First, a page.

Over the past few months I’ve dropped hints here and there about the Reading the World podcast series that Erica Mena and I put together. We came up with the idea out of the last ALTA conference, and at the MLA convention this past December, we talked with a number of translators about their work and various issues related to international literature.
Well, at long last, we’re ready to release the first episode, featuring Lawrence Venuti, translator, theorist, and scholar. He talked with us about Edward Hopper, a collection of poems by Catalan author Ernest Farres that Venuti translated and that was published by Graywolf earlier this year.
In contrast to some of the upcoming podcasts—which include conversations with Susan Harris, Esther Allen, Suzanne Jill Levine, and Bill Johnston—this one’s a bit on the long side, but well worth it. Venuti is fascinating to listen to, and the way he breaks down his translation—and Farres’s project as a whole—is spectacular.
Anyway, you can listen to the podcast via this post, or by downloading it through iTunes (assuming that iTunes will start working again—it was having “technical difficulties” yesterday). And stay tuned—we’ll release episode #2 at the beginning of March . . .
Randall Jarrell once argued a point that I will now paraphrase and, in doing so, over-simplify: As a culture, we need book criticism, not book reviews. I sort of agree, but let’s not get into all of that. Having finished. . .
Like any good potboiler worth its salt, Fuminori Nakamura’s The Gun wastes no time setting up its premise: “Last night, I found a gun. Or you could say I stole it, I’m not really sure. I’ve never seen something so. . .
Heiner Resseck, the protagonist in Monika Held’s thought-provoking, first novel, This Place Holds No Fear, intentionally re-lives his past every hour of every day. His memories are his treasures, more dear than the present or future. What wonderful past eclipses. . .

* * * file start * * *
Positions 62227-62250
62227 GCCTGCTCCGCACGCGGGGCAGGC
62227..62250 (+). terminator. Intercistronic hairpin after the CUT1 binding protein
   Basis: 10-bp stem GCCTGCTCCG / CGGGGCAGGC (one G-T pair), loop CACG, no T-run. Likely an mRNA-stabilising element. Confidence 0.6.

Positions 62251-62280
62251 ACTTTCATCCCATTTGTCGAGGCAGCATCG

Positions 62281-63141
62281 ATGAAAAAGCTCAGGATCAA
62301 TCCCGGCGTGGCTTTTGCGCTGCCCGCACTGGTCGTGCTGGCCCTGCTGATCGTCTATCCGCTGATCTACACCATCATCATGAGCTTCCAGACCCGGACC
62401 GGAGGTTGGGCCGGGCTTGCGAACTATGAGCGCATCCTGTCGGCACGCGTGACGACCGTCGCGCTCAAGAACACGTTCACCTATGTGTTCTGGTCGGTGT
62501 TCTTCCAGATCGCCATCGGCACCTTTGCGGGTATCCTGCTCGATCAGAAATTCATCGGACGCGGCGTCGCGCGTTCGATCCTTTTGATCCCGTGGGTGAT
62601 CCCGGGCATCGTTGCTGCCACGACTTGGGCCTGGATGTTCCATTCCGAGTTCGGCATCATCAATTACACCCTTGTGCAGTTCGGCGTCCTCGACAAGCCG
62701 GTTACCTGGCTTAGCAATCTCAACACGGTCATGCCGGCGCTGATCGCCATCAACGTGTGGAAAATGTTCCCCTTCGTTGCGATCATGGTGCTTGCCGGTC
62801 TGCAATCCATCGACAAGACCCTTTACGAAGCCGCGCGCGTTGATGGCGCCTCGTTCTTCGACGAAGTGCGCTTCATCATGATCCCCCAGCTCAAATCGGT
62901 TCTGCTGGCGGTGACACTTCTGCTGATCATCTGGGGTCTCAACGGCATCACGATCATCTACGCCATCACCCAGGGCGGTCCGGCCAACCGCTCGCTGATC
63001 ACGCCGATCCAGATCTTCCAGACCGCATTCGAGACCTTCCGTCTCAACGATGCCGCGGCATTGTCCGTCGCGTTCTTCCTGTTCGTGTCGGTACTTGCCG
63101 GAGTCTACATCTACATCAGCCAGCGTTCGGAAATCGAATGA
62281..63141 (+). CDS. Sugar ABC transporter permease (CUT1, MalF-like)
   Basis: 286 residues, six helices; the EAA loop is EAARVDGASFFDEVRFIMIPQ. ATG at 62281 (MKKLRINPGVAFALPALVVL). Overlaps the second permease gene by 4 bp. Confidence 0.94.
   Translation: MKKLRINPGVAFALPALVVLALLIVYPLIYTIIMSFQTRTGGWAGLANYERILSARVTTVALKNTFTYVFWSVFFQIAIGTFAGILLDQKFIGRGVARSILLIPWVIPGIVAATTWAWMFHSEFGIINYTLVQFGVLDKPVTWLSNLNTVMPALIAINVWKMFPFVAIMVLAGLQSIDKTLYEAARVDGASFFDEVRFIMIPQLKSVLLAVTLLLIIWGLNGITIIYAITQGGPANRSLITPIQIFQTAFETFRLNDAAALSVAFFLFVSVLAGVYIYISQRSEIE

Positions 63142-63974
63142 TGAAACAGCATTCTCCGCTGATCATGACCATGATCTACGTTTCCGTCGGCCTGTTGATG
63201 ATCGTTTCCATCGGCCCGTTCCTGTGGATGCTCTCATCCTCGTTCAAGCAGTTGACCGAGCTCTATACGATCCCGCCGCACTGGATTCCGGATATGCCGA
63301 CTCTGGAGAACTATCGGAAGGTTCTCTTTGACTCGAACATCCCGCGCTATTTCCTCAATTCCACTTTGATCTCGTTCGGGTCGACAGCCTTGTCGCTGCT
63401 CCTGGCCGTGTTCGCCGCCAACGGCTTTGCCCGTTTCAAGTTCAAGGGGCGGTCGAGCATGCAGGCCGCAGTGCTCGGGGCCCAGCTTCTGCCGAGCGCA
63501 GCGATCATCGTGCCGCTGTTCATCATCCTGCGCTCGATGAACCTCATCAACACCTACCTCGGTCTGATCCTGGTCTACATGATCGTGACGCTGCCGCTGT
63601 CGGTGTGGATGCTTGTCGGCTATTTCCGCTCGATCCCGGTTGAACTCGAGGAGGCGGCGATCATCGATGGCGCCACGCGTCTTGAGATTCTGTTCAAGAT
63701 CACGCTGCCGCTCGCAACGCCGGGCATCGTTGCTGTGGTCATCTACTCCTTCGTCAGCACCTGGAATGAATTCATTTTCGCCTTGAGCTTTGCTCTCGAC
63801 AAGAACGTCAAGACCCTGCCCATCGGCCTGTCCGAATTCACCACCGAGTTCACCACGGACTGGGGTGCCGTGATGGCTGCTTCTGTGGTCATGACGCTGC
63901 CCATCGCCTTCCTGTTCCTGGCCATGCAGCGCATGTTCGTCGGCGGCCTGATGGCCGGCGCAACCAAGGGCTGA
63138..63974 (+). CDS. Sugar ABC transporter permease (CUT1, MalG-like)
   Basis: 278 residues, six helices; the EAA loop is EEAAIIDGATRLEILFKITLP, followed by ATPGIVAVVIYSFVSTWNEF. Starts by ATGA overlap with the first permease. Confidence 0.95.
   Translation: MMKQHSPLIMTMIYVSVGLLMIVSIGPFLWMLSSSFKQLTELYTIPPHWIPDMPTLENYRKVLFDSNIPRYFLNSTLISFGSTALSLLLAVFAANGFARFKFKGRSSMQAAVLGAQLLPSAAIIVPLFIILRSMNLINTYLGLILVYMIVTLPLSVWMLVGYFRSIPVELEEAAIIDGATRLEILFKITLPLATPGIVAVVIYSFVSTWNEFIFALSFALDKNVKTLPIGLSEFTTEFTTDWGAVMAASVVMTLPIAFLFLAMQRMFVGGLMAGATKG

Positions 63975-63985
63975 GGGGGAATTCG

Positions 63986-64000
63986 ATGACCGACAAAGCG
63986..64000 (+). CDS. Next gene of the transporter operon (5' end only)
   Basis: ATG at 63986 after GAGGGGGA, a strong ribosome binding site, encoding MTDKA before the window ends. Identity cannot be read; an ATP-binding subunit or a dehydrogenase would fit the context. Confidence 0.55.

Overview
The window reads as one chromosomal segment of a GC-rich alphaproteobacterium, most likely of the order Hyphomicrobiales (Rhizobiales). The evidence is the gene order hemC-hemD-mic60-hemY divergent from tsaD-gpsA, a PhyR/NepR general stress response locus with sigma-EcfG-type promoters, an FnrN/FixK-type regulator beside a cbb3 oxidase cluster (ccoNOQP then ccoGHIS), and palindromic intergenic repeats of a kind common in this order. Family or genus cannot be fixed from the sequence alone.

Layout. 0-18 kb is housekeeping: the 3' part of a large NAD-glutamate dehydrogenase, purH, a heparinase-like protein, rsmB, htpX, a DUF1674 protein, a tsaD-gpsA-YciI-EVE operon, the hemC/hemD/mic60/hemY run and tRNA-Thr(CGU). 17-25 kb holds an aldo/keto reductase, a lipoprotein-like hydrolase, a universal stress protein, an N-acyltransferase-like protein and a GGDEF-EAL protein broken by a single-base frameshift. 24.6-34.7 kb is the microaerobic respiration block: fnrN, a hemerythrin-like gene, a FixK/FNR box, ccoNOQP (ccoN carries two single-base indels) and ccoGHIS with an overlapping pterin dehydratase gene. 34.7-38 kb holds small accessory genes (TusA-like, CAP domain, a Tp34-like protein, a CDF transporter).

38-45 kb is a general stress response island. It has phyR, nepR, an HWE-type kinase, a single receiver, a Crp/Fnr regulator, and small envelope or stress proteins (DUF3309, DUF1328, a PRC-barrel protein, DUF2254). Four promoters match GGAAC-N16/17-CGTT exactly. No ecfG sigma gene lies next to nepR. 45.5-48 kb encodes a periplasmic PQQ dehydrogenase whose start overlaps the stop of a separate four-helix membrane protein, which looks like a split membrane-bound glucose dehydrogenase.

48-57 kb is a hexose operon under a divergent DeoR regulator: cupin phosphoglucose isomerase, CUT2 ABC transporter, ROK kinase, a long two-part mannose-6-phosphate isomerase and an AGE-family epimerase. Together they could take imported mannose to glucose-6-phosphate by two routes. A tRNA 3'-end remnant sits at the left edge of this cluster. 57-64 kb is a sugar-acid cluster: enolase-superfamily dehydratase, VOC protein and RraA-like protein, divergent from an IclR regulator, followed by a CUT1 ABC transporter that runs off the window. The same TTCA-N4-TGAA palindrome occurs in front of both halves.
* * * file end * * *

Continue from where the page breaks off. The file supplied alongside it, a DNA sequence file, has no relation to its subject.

If you’ve ever worked in a corporate office, you’ve likely heard the phrase, “Perception is reality.” To Björn, the office worker who narrates Jonas Karlsson’s novel The Room, the reality is simple: there’s a door near the bathroom that leads. . .
I recently listened to Three Percent Podcast #99, which had guest speaker Julia Berner-Tobin from Feminist Press. In addition to the usual amusement of finally hearing both sides of the podcast (normally I just hear parts of Chad’s side. . .
Let’s not deceive ourselves, man is nothing very special. In fact, there are so many of us that our governments don’t know what to do with us at all. Six billion humans on the planet and only six or seven. . .
“Rambling Jack—what’s that?”
“A novel. Novella, I guess.”
“Yeah, it looks short. What is it, a hundred pages?”
“Sorta. It’s a duel language book, so really, only about… 50 pages total.”
“And this—what. . .
Many authors are compared to Roberto Bolaño. However, very few authors have the privilege of having a Roberto Bolaño quote on the cover of their work; and at that, one which states, “Good readers will find something that can be. . .
In Josep Maria de Sagarra’s Private Life, a man harangues his friend about literature while walking through Barcelona at night:
When a novel states a fact that ties into another fact and another and another, as the chain goes on. . .
César Aira dishes up an imaginative parable on how identity shapes our sense of belonging with Dinner, his latest release in English. Aira’s narrator (who, appropriately, remains nameless) is a self-pitying, bitter man—in his late fifties, living again with. . .